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Court blocks Kenya Railways from fencing land in Kisumu

 Kenya Railways was ordered to stop fencing the property. [iStockphoto]

The Environment and Lands Court has barred Kenya Railways Corporation (KRC) from either demolishing, evicting or fencing property in Kisumu County.

Kenya Railways had started a fresh exercise of fencing off parcels of land near the railway line claiming that it owned the same.

However, Justice Esther Asati found that KRC admitted that the affected owners had titles and surveys confirming ownership.

Justice Asati ordered the state corporation to stop fencing the property until the separate cases are heard and determined.

“It is not denied that the plaintiffs have title to the land which they believe is the land the defendant is fencing off. It is also not denied that the fencing by the defendant blocks certain roads of access which have been in use for a long time. The photographs annexed to the application confirm this. The defendant does not deny undertaking the acts complained of but its case is that it was justified to do so,” she said.

Kenya Railways had started demolition of structures on the property and fencing last year. However, the Lands Court issued orders against the same.

However, the state corporation continued with the exercise along Lela Aboge, Lela Holo, Lela Sungo and Lela Eluhobe roads.

It also fenced off Mason Ogendo, Kisian Africa Inland Church (AIC) road, Orongo-Orao, Sisian River Road, Alai Road and Asindi Road.

This prompted the residents in the affected areas to seek the court’s intervention.

Those in court are Dr Pius Shem Owino, Prof Paul Odundo, Daniel Otiende, Richard Odhiambo, Carolyne Loyce and members of Karateng Self-help Group.

The second case was filed by Kisian Primary School board, Lela Christina Church of Africa Trustees, Jared Obiya, Owuond Owuond, Ann Olang, Phillip Ogalo, Lucia Alai, Charles Otiende and Members of Central Kisumu Community Based Organisation.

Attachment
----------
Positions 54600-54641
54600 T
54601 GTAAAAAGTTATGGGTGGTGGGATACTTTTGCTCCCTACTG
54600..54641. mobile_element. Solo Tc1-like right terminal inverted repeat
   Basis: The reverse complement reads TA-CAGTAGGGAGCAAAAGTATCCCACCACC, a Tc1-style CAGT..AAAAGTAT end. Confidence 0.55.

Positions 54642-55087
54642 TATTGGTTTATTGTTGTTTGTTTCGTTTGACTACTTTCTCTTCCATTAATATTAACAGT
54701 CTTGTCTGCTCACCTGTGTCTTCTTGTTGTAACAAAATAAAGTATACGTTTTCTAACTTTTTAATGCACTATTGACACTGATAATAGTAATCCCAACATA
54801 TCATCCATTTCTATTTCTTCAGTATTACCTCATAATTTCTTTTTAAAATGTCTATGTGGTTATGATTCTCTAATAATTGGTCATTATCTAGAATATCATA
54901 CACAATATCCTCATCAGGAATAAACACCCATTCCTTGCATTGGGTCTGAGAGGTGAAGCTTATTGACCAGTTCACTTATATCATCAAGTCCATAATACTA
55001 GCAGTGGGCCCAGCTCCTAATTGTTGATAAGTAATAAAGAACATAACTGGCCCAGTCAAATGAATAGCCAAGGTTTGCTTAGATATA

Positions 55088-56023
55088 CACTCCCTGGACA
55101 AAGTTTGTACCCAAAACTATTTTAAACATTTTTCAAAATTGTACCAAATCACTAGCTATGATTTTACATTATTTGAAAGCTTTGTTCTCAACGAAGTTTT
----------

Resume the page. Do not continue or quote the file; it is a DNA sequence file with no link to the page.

In the case, the residents' lawyer Kenneth Amondi argued that more than 10,000 households are at risk of being rendered destitute owing to KRC’s actions.

The court heard that Kenya Railways was fencing off property and public roads.  

"The public roads have been in use since time immemorial. That the actions of the respondent (KRC) are contrary to the provisions of Sections 2 and 14 of the Public Road and Road Access Act, sections 24 and Rules 31, 34 and 91(2) of the Survey Regulations 1994 in the Survey Act Cap 299. That the Respondent has purported to fence off and therefore compulsorily acquire portions of the Plaintiff’s parcels contrary to Section 3, 4, 6, 8 and 9 of the repealed Land Acquisition Act," argued Amondi.

He said there was evidence that his clients had legitimately purchased the property that Kenya Railways had started fencing.

Amondi also told the court that those affected would lose their land or denied access to their homes.

On the other hand, KRC also claimed ownership of the land it had fenced. It argued that it had an interest in property which was previously known as LR No 1184/7.

The court heard that the land was reserved as ‘Railway Station Lela” on January 8, 1929.

According to Railways, its intention was to implement the East African Railway master plan by securing its lawfully acquired and registered parcels of land by fencing off its land countrywide.

It argued that all those who were in court were not affected by the process.

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